Since today’s US-led global empire, like all empires, inevitably generates violence and chaotic movements of peoples, it is not hard to find the crisis events around which a projection can be organized, from acts of Palestinian resistance to Syrians seeking asylum. As Stuart Hall and his colleagues argued, such crises never appear in a “pure” form to the public but are made sense of through vocabularies determined by whoever has the power to offer the primary definition of the event. In the case of events involving political violence, the national security arm of the state and its associated “terrorism experts” have a particular authority to define those events because of their presumed role as defenders of society from unknown threats and their claim to hold classified information unavailable to others. These primary definers set the limit for all subsequent discussion by framing what the problem is.
The ideological process of defining and explaining crises is about giving meaning to disturbing and troubling events and restoring a sense of control over the world. The explanations that Islamophobia gives are not logical or coherent but are a way of giving shocking and random events “meaning” and thereby drawing them into the framework of the rational order of “things understood” – things we can work on, do something about, handle, manage, regulate, surveil. And yet this ideological structure cannot fully conquer the instabilities it generates and therefore produces a desire for absolute knowledge of everything that’s happening all the time, to preempt possible disruption and opposition.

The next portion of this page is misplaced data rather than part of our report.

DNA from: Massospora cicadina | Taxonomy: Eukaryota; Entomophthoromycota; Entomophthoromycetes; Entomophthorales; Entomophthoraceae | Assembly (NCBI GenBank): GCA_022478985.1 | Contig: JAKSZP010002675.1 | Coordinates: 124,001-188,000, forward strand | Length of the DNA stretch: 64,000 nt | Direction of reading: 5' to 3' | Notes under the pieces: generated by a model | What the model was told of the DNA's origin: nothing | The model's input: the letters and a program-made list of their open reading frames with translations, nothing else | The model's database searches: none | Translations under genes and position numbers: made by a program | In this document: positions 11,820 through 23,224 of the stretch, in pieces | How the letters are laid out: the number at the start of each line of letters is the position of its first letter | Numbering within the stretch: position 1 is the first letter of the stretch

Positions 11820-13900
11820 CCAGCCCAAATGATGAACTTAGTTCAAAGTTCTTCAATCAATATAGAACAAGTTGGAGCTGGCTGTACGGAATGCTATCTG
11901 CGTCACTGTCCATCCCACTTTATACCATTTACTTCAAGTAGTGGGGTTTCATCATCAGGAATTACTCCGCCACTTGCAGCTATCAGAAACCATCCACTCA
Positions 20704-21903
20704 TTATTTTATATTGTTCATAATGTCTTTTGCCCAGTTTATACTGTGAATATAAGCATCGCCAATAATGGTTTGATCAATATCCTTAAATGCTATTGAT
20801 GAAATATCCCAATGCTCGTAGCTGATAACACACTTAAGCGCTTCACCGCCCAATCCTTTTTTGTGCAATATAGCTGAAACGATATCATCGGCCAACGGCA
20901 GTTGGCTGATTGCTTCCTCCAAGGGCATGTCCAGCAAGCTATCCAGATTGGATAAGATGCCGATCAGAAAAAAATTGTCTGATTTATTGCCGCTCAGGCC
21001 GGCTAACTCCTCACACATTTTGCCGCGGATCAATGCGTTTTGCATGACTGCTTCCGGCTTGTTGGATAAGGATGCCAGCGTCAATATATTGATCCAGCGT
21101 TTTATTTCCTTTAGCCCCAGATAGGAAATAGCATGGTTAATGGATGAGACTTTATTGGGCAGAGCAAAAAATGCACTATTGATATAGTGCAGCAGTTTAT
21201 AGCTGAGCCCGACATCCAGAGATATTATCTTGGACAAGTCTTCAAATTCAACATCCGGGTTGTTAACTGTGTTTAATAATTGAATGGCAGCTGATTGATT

The central organizing concept for the surveillance of Muslims is the notion of “radicalization,” which has become the primary lens through which Muslim populations are viewed. The concept of “radicalization” was first introduced by Western European national security agencies in 2004 and then imported to the United States. It is meant to refer to a process by which Muslims transform into ideological fanatics with the potential for violence, a process which can supposedly be observed through subtle but observable changes in appearance. According to the New York Police Department, for example, growing a beard, or wearing what it refers to as “traditional Islamic clothing” are indicators that one is in the second of four stages of radicalization. According to the FBI’s analysis of radicalization, “increased activity in a pro-Muslim social group or political cause” is a sign of being in stage three, one level away from becoming an active terrorist.